Courtesy of LIMRA
With the U.S. unemployment rate almost at a 50-year low, it is not surprising that one of the biggest challenges facing employers is recruiting and retaining good employees. According to LIMRA research, nearly 7 in 10 employers say this is one of the biggest challenges they face.
Offering employee benefits is one way employers can stay competitive in the market, attracting and retaining solid performers.
LIMRA research finds the top reason employers offer benefits is to retain employees (73%), followed by attracting new employees (56%) and staying competitive in the market (51%).
One reason that retaining employees is a significantly bigger motive than attracting new employees comes down to cost — with continued low unemployment rates employers may see more employees seeking other job opportunities.
Each time an employee leaves, a company has to spend money recruiting and training new talent. It is more efficient and economical for businesses to keep good employees rather than recruit new ones.
While the drive to boost employee loyalty and improve employee satisfaction is top of mind with employers, LIMRA research shows employers are concerned about controlling benefit costs, managing benefit enrollment and plans, and adhering to legal and regulatory requirements.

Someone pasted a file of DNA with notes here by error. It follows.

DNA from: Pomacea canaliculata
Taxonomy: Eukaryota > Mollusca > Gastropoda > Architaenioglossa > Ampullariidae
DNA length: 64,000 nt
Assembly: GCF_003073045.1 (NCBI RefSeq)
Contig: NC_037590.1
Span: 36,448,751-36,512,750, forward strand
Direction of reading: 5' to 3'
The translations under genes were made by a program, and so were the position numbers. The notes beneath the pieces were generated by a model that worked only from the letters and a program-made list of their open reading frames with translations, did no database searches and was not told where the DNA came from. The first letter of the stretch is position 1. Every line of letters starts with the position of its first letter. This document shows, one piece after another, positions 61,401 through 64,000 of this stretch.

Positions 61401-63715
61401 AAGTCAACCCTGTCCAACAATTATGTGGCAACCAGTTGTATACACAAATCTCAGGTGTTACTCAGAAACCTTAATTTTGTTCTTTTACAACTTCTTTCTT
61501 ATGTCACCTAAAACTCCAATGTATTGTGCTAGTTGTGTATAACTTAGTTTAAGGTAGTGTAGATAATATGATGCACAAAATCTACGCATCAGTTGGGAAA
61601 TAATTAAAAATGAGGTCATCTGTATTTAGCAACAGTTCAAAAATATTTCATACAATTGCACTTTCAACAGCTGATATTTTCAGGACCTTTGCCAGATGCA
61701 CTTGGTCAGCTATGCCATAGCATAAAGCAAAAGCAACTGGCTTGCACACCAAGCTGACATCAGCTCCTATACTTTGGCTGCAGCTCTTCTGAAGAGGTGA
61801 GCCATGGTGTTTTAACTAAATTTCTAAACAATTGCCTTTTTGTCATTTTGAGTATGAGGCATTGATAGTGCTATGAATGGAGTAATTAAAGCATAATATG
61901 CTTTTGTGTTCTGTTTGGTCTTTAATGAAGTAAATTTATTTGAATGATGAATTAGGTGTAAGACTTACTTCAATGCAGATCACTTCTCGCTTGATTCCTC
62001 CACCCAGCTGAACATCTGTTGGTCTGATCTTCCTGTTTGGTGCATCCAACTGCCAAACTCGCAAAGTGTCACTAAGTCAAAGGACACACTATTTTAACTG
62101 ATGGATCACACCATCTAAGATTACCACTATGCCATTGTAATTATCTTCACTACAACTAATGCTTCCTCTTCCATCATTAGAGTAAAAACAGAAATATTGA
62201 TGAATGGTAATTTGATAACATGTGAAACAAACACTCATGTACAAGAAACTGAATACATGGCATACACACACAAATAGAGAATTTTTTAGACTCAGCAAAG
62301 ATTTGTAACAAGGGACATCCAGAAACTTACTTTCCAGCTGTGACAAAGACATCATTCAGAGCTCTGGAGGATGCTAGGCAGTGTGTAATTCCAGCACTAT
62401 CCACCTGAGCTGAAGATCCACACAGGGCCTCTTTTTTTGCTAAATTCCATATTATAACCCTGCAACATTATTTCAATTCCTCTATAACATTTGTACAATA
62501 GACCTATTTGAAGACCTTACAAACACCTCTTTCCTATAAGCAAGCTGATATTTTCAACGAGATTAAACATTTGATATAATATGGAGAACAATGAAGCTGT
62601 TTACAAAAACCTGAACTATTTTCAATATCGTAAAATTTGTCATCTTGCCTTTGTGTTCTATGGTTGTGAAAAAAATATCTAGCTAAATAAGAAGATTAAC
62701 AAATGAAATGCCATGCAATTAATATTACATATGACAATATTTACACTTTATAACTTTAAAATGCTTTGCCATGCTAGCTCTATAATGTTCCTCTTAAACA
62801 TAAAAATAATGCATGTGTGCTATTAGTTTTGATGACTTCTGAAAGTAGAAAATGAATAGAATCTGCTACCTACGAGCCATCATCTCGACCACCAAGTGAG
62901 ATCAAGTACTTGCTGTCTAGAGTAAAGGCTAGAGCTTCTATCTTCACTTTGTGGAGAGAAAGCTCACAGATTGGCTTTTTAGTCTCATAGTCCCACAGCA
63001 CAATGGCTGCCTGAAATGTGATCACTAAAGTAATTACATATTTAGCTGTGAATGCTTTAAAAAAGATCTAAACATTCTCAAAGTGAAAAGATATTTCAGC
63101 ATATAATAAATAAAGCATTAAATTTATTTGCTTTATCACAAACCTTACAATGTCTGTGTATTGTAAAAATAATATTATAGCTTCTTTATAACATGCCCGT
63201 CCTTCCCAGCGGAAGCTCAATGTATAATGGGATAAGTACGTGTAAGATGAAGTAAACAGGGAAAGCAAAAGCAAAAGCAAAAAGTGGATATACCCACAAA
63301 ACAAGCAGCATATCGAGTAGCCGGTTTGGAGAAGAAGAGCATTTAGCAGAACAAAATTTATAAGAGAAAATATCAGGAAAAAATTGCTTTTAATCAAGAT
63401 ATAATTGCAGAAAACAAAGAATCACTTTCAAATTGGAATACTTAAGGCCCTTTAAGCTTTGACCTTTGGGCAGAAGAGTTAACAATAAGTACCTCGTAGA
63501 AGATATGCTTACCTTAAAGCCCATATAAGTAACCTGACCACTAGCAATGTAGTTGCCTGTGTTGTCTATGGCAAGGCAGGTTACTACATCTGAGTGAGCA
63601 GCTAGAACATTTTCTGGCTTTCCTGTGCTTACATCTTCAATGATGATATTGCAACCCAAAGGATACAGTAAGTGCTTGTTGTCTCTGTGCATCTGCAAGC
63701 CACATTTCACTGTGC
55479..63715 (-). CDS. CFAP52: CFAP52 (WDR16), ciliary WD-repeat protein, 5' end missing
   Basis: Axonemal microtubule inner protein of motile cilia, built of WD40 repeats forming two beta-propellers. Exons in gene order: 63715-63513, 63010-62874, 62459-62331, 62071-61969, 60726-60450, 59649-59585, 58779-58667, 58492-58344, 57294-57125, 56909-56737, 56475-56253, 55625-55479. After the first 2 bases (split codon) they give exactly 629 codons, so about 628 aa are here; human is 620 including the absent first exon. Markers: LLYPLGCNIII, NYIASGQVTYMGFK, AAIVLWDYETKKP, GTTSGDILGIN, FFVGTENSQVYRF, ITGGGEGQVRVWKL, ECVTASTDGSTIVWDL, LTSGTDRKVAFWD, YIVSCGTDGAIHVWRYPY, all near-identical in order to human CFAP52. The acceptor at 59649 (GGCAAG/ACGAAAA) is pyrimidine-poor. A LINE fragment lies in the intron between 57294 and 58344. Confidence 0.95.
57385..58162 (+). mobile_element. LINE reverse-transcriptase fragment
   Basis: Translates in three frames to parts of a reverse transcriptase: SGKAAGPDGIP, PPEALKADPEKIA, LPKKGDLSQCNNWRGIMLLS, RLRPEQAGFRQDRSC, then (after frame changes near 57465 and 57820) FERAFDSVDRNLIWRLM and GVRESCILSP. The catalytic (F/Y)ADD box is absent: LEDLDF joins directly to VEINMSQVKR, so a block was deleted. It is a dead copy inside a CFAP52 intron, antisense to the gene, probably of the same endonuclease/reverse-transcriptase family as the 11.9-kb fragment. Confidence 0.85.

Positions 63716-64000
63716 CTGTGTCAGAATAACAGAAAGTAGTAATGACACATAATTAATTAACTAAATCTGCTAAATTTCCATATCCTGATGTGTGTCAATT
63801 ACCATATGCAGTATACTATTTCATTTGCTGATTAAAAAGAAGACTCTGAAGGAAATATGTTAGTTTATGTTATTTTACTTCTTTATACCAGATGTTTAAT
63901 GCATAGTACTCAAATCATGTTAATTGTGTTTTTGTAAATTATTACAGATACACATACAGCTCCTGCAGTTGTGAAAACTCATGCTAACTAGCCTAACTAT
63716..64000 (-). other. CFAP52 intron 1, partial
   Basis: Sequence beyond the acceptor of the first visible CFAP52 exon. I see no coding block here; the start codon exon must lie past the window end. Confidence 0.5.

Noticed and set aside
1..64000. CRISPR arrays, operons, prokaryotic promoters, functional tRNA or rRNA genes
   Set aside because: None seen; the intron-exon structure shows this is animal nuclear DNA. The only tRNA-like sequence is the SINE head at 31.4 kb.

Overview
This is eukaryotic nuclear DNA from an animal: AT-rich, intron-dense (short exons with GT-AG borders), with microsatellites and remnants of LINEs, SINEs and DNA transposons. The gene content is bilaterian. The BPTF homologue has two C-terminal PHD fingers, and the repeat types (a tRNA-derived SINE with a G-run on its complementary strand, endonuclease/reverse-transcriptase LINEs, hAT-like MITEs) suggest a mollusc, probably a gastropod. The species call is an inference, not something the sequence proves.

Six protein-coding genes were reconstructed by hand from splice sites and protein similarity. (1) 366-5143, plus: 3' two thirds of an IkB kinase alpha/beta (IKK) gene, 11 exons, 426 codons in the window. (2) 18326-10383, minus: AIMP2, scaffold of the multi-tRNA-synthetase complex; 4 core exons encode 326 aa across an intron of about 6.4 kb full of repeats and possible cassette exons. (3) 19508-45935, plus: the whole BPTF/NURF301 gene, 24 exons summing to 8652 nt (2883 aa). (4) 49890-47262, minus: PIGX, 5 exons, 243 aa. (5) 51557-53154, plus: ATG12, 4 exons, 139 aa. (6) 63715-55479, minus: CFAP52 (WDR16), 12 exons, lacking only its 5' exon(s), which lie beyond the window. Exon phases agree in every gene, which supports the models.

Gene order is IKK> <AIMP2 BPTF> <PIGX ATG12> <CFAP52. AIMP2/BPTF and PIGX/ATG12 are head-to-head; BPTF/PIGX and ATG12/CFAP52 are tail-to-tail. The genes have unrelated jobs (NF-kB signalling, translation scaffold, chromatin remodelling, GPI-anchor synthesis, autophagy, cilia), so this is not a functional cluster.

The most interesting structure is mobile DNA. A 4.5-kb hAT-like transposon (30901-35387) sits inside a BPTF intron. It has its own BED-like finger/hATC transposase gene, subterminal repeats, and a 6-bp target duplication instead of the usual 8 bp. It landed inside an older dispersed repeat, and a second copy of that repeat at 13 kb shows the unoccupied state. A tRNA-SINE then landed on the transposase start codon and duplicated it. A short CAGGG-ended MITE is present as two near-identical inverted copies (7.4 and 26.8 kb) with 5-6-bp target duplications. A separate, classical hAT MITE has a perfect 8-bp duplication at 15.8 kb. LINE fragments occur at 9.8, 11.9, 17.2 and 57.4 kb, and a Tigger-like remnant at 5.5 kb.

Balancing these with the desire to provide a benefits package that will best serve the employee and the company is often a difficult challenge for employers. In today’s work environment, employers recognize some of their employees are finding it difficult to afford benefits yet employers are unable to absorb the cost increases themselves. The average cost of benefits for private industry workers has risen 28% over the past 10 years.
One way an employer can better manage its benefits program is by developing a comprehensive strategic approach. Regrettably, LIMRA research finds barely 4 in 10 employers have a formal plan in place and only a quarter manage their health and retirement benefits as part of a broader total rewards compensation package.
When planning, three quarters have planning cycles of 1 year or less. This can make it more difficult for employers to holistically view all of the components of their benefits package.
When looking at the benefits programs being offered, 7 in 10 employers believe that their current program meets their employees’ needs and what is what their employees want. However, just 53% of employees say they are actually satisfied with the benefit packages offered by their employer.
In addition, LIMRA research finds few employers benchmark their benefits programs against their peers’ programs to learn how competitive they are. It is not surprising to learn that nearly 1 in 5 employees say their benefit package is not robust enough to prevent them from considering other employment options.
This shows there is still room for improvement. Employee surveys are one way to help make sure the benefits program aligns with what employees want. LIMRA research finds only 18% of employers survey their employees to find out what they want regularly and less than half (48%) do it once in a while.
This leaves 34% of employers who never solicit feedback about their benefits program from their employees. If they did, it might lead to stronger retention rates — their main objective.